FDG-PET Scans of Lung Nodules Should Be Interpreted With Caution

MedicalResearch.com Interview with:

PET Scan Vanderbilt Health

PET Scan Vanderbilt Health

Amelia W. Maiga, MD MPH
Vanderbilt General Surgery Resident
VA Quality Scholar, TVHS

MedicalResearch.com: What is the background for this study? What are the main findings?

Response: Positron emission tomography (PET) combined with fludeoxyglucose F18 (FDG) is currently recommended for the noninvasive diagnosis of lung nodules suspicious for lung cancer. Our investigation adds to growing evidence that FDG-PET scans should be interpreted with caution in the diagnosis of lung cancer. Misdiagnosis of lung lesions driven by FDG-PET avidity can lead to unnecessary tests and surgeries for patients, along with potentially additional complications and mortality.

To estimate FDG-PET diagnostic accuracy, we conducted a multi-center retrospective cohort study. The seven cohorts originating from Tennessee, Arizona, Massachusetts and Virginia together comprised 1188 nodules, 81 percent of which were malignant. Smaller nodules were missed by FDG-PET imaging. Surprisingly, negative PET scans were also not reliable indicators of the absence of disease, especially in patients with smaller nodules or who are known to have a high probability of lung cancer prior to the FDG-PET test.

Our study supports a previous meta-analyses that found FDG-PET to be less reliable in regions of the country where fungal lung diseases are endemic. The most common fungal lung diseases in the United States are histoplasmosis, coccidioidomycosis and blastomycosis. All three fungi reside in soils. Histoplasmosis and blastomycosis are common across much of the Mississippi, Ohio and Missouri river valleys and coccidioidomycosis is prevalent in the southwestern U.S. These infections generate inflamed nodules in the lungs (granulomas), which can be mistaken for cancerous lesions by imaging.

MedicalResearch.com: What should clinicians and patients take away from your report?

Response: The bottom line is that FDG-PET scans should be interpreted with caution for the diagnosis of lung cancer, and the results individualized to each patient. In patients with a high likelihood of cancer (>60%), a negative FDG-PET does not rule out cancer and biopsies may be required to ensure that cancer is not missed. On the flipside, among patients who live where infectious lung diseases are common, FDG-PET may be falsely positive and lead to unnecessary testing.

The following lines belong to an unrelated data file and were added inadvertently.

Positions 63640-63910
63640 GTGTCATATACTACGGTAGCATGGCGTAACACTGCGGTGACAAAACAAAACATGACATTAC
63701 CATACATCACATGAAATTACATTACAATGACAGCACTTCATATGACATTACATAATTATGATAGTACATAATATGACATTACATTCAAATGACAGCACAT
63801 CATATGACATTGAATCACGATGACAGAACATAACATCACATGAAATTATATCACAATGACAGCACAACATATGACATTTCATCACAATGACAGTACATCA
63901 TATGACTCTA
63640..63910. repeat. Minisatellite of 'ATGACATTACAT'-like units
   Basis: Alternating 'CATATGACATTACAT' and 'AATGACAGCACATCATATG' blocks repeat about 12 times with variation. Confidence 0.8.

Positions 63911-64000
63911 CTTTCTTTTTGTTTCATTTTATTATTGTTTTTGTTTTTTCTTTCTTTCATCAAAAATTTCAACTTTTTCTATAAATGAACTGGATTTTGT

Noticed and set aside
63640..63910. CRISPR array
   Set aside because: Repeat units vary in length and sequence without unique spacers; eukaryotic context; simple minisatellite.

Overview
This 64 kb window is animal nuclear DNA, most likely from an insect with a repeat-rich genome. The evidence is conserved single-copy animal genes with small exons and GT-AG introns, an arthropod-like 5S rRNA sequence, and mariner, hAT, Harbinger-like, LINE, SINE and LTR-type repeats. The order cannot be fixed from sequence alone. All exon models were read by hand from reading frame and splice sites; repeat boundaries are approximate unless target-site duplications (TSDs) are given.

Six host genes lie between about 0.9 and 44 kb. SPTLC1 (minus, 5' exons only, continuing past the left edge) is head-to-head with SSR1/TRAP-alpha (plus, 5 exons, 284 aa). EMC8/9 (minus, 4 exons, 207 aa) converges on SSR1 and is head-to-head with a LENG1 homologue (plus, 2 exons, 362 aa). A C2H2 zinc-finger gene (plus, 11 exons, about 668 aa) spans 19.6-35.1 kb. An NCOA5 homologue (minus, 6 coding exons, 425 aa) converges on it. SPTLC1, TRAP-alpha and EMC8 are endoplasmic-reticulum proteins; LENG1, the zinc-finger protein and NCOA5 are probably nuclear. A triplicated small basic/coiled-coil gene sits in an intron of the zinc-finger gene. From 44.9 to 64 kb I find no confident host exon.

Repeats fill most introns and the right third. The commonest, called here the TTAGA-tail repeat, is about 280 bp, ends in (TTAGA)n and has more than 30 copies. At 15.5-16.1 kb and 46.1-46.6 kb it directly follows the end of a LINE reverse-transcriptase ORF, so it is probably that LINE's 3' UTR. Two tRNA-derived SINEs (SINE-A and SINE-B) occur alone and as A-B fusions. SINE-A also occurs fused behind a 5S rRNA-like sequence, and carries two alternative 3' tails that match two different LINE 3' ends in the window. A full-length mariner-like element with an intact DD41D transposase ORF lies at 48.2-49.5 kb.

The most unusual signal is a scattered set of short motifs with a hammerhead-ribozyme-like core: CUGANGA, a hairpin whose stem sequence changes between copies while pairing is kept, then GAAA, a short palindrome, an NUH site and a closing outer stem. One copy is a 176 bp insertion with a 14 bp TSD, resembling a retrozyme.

MedicalResearch.com: What recommendations do you have for future research as a result of this study?

Response: Future studies may help us better understand how to integrate FDG-PET findings with other known patient characteristics that predict the probability of cancer (e.g., patient age, smoking history, family history, etc.) as well as individual blood tests and known geographical variation related to fungal lung diseases such as histoplasmosis that often masquerade as lung cancer.

MedicalResearch.com: Is there anything else you would like to add?

Response: FDG-PET scans provided little help in distinguishing cancer from benign granulomas when the result was negative, especially in patients with a high probability of cancer (>60%). In these highly suspicious lesions, a negative FDG-PET was not able rule out cancer, and aggressive pursuit of tissue is necessary to detect possible cancer.

MedicalResearch.com: Thank you for your contribution to the MedicalResearch.com community.


Maiga AW, Deppen SA, Mercaldo SF, Blume JD, Montgomery C, Vaszar LT, Williamson C, Isbell JM, Rickman OB, Pinkerman R, Lambright ES, Nesbitt JC, Grogan EL. Assessment of Fluorodeoxyglucose F18–Labeled Positron Emission Tomography for Diagnosis of High-Risk Lung Nodules. JAMA Surg. Published online November 08, 2017. doi:10.1001/jamasurg.2017.4495

Note: Content is Not intended as medical advice. Please consult your health care provider regarding your specific medical condition and questions.

[wysija_form id=”1″]

Last Updated on November 10, 2017 by Marie Benz MD FAAD